question she did not like being unable to say Yes. Her pride was hurt, but her habitual control of manner helped her.
"Pray excuse me, aunt. I would rather not speak on the subject."
"You would not give your heart to a man without a decided prospect, I trust, my dear. And think of the two excellent offers I know of that you have refused!—and one still within your reach, if you will not throw it away. I knew a very great beauty who married badly at last, by doing so. Mr Ned Plymdale is a nice young man—some might think good-looking; and an only son; and a large business of that kind is better than a profession. Not that marrying is everything I would have you seek first the kingdom of God. But a girl should keep her heart within her own power."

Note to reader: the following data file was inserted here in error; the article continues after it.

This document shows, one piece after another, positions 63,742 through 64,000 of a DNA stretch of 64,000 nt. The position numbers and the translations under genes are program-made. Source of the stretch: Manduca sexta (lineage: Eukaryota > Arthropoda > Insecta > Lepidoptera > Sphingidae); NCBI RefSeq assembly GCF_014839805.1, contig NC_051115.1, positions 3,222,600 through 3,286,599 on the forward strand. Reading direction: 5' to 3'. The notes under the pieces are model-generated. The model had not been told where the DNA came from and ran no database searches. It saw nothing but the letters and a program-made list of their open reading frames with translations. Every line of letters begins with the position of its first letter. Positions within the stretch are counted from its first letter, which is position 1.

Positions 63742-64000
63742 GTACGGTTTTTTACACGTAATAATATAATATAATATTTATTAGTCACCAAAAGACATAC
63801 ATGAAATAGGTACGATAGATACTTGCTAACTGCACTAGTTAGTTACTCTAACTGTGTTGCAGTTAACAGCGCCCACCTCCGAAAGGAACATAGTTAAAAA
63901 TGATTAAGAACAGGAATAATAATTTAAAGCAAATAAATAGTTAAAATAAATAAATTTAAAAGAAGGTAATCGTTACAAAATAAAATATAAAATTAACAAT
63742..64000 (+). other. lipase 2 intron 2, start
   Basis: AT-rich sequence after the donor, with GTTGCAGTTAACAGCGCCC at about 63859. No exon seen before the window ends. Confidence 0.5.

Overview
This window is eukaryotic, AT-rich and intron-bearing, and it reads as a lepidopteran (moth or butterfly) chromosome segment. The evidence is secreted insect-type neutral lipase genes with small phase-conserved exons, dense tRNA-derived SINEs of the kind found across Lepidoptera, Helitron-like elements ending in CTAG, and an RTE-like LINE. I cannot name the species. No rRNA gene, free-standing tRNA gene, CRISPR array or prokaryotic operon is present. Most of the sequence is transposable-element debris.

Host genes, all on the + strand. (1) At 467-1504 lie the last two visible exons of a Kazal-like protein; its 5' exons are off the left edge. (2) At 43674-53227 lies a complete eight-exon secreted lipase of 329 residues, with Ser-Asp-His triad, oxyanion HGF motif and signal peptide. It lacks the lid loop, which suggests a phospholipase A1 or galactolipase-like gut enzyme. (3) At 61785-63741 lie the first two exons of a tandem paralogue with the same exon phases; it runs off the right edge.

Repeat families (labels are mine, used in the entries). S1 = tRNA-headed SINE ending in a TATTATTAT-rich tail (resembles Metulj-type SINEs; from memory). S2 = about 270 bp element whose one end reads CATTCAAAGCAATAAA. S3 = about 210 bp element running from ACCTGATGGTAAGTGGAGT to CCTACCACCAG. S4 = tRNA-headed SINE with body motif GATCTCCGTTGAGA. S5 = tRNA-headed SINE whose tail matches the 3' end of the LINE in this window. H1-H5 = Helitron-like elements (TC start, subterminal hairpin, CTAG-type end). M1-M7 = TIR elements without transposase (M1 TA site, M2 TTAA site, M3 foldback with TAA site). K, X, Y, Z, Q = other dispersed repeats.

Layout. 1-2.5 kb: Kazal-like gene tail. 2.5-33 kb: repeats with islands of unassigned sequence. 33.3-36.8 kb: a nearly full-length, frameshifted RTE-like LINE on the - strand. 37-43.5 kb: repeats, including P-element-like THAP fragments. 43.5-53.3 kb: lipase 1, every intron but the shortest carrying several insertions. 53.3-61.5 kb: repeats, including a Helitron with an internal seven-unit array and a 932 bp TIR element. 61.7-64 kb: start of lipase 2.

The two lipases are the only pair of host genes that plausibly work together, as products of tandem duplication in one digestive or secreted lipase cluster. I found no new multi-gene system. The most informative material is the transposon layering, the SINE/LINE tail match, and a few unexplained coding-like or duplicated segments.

"I should never give it to Mr Ned Plymdale, if it were. I have already refused him. If I loved, I should love at once and without change," said Rosamond, with a great sense of being a romantic heroine, and playing the part prettily.
"I see how it is, my dear," said Mrs. Bulstrode, in a melancholy voice, rising to go. "You have allowed your affections to be engaged without return."